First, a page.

Designed by a young Iranian woman and completed in 2014, the futuristic bridge offers some of the best views of Tehran skyline and the nearby mountains (although often it is so smoggy that you can’t always see the mountains so clearly).
It spans the Motorway and connects Taleghani Park and Abo-Atash Park and is a popular place for people to come and relax as there are many benches and spaces here.
Stay here to watch the sunset and until it starts to get dark, and then you will see the bridge is lit up so beautifully at night.
Tehran Day 2:
Head up to the last stop on line 1 (red line) to Tajrish Metro station on your second morning in Tehran.
Your first stop in Tajrish is the bazaar – much more aesthetically pleasing and tourist-friendly than the centrally located Grand Bazaar.
You can shop for lots of nice crafts, souvenirs and traditional Iranian sweets here, as well as buy some cheap fruit and veg or stop in the many Iranian tea houses. The bazaar is open 9am-9pm.
Imamzadeh Saleh Shrine
Tajrish Bazaar backs onto the picturesque Imamzadeh Saleh shrine. This is a very popular pilgrimage site for local people as it is the burial place of Imamzadeh – one of the sons of the seventh Imam.
The shrine is beautiful, with the dome covered in beautiful tiles.
As you come out of the shrine you will see the incredible snow-capped mountains very close to you. We will be heading in that direction next to the beautiful village of Darband.
A 5-10 minute taxi ride (or a 30 minute uphill walk if you’re feeling fit!) takes you to the unique neighbourhood of Darband.
Darband is one of Tehran’s oldest rural villages and was always known for it’s country life, fresh mountain water and cool fresh air.
Now though, the village is one of the most upmarket destinations in Tehran for tourism, relaxing and casual dining.
Darband lies at the foot of Mount Tochal and so it is a little cooler here than in the rest of Tehran.
Wander through the village, see the streams and small waterfalls, and stop to eat lunch in one of the cute little tents – food is very reasonable here. You can also buy lots of local food products and local sweets in the shops here.
If you have time, take a cablecar or hike up Mount Tochal.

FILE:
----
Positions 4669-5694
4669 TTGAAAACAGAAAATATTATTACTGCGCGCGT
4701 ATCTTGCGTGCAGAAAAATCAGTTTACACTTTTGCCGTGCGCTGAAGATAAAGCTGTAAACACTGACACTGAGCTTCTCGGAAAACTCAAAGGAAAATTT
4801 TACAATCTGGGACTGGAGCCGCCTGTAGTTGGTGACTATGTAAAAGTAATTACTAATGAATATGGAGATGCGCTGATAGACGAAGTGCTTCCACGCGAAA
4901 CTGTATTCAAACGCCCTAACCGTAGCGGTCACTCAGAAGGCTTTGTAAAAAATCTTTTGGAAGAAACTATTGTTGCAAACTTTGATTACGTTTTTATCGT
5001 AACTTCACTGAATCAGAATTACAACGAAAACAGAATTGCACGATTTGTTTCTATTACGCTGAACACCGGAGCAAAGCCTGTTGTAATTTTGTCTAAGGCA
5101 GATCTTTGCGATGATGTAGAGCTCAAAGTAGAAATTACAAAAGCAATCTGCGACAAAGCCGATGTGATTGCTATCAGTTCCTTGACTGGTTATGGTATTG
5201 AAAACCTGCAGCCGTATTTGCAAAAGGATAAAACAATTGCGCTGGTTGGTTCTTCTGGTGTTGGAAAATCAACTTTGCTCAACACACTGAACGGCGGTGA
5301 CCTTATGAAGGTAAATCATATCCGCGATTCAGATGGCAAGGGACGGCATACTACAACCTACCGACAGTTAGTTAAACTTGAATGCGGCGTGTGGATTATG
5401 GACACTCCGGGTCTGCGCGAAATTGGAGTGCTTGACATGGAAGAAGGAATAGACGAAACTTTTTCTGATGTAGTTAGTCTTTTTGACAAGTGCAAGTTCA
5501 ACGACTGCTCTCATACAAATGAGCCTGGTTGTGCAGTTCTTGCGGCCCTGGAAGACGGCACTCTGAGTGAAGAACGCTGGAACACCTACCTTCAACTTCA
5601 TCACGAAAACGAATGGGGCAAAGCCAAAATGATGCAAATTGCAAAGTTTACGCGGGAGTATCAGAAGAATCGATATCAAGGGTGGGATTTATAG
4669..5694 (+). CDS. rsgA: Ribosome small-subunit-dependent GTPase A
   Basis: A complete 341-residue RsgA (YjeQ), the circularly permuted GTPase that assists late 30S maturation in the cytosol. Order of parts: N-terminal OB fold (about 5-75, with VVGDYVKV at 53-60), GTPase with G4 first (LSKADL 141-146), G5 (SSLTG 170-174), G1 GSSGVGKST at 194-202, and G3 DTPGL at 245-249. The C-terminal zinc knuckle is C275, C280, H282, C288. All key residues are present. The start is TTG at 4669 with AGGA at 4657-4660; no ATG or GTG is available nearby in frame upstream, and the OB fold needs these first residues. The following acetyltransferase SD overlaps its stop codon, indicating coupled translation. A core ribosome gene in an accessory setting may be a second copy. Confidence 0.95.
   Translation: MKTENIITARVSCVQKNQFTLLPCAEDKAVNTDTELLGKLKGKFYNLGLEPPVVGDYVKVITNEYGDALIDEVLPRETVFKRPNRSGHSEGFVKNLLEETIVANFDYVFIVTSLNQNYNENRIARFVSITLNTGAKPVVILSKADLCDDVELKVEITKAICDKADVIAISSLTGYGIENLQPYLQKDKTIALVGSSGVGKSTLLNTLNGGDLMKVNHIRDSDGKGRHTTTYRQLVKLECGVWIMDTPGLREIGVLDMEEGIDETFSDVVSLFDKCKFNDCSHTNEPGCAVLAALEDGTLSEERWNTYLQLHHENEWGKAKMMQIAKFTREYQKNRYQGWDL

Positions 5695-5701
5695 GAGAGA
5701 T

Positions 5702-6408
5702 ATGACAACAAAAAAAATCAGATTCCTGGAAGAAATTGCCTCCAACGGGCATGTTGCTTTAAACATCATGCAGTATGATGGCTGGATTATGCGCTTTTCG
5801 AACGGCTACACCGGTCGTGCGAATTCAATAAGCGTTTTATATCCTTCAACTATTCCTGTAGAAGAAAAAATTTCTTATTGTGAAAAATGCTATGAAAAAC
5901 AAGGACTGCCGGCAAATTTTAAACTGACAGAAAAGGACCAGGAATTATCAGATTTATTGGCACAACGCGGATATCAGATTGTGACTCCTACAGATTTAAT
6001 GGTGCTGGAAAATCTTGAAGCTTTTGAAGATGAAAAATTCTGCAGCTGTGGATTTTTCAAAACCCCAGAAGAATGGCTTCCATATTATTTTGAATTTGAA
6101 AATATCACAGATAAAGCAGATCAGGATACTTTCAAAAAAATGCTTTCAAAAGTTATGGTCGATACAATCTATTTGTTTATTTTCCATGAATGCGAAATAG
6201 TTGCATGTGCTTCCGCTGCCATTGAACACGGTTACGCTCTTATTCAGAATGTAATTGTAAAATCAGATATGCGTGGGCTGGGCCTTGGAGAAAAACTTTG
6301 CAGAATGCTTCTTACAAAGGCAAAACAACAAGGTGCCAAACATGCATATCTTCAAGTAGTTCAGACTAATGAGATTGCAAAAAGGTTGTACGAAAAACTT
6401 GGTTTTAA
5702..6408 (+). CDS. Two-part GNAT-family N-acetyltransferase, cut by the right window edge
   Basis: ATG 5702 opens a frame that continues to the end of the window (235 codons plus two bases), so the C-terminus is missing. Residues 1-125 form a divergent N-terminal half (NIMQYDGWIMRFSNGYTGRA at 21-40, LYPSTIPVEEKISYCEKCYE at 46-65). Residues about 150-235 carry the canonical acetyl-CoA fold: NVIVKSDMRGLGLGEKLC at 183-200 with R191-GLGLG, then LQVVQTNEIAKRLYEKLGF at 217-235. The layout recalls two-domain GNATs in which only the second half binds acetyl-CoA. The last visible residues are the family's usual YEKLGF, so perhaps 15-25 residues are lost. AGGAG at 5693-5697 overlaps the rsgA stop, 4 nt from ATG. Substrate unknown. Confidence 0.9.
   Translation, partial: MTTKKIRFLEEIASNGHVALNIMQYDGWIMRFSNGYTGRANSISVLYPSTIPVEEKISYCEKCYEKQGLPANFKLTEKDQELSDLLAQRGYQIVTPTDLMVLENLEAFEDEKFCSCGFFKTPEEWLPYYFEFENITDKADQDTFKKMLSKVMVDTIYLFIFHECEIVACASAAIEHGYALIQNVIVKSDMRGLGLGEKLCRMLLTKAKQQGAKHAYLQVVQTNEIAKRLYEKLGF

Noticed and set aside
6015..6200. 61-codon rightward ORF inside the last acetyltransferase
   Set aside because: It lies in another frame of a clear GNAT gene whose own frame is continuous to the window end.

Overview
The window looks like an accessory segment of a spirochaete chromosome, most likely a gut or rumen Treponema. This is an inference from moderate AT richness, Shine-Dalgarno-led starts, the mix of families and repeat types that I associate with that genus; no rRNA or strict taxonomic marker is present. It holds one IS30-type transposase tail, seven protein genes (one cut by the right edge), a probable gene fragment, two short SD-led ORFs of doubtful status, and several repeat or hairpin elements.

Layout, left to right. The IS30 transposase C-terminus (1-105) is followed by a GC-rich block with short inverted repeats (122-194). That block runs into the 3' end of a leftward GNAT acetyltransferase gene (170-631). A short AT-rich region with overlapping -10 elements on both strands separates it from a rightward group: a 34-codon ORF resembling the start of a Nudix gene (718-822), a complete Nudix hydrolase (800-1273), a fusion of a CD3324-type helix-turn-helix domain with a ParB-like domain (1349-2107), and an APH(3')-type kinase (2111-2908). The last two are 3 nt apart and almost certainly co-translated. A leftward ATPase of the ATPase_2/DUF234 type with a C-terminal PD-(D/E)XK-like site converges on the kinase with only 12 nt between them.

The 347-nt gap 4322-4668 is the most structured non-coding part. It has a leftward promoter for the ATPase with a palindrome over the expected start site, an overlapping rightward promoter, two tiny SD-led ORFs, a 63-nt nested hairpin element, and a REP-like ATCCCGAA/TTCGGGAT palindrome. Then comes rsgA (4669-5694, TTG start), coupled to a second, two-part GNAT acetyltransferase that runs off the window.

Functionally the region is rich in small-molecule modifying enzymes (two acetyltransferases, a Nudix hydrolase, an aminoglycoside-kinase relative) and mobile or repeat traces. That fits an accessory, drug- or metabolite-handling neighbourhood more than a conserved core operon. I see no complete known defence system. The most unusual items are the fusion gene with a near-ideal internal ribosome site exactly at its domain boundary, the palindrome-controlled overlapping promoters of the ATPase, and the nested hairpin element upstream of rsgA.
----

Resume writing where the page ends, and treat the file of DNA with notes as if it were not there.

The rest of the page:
The beautiful village of Darband makes a nice retreat from the bustling and chaotic city below, especially because the air in Tehran is polluted and often smoggy.
The Azadi Tower, also known as the Freedom Tower, is Tehran’s iconic landmark.
The tall white marble futuristic building mixes Persian influences with modern architecture and pays tribute to the 2500th Anniversary of The Persian Empire.
It is adjacent to Mehrabad Airport, Tehran’s domestic airport and marks the entrance to the west gate of the city.
Get off the metro at Meydan-e Azadi, and be careful when you have to cross the road. Traffic is extremely busy around Azadi Square and cars do not stop for you.
You can take the elevator or stairs to the top to enjoy the view (costs 150,000 rials) – you’ll be able to see the mountains and the city from here.
Opening times are 9am-5pm Sunday to Thursday (10am-5pm on Friday). Or you can just admire it from the outside like I did.
Other useful information when visiting Tehran
Despite Tehran being a huge sprawling city with over 8 million inhabitants, there is no ‘downtown’ as such.
Tehran however can be divided socially into north and south, with the richer and more liberal people living in the cosmopolitan north, and the poorer, more religious regime supporters living in the south.
How to get to Tehran from Imam Khomeini Airport (IKA):
Imam Khomeini Airport is the main international airport in Tehran. It is located 70km away from the centre of Tehran. You can get into Tehran by metro (cheaper) or taxi (quicker).
Generally the taxis will try to rip you off if they see you are a tourist. To prevent this, download the app ‘snapp’ which is Iran’s version of Uber. Snapp is much cheaper than regular taxis.
You’ll need an Iranian SIM card to order a snapp, so get one at the airport, or you could always try ask a local to order it on their phone for you and then you pay the snapp driver in cash.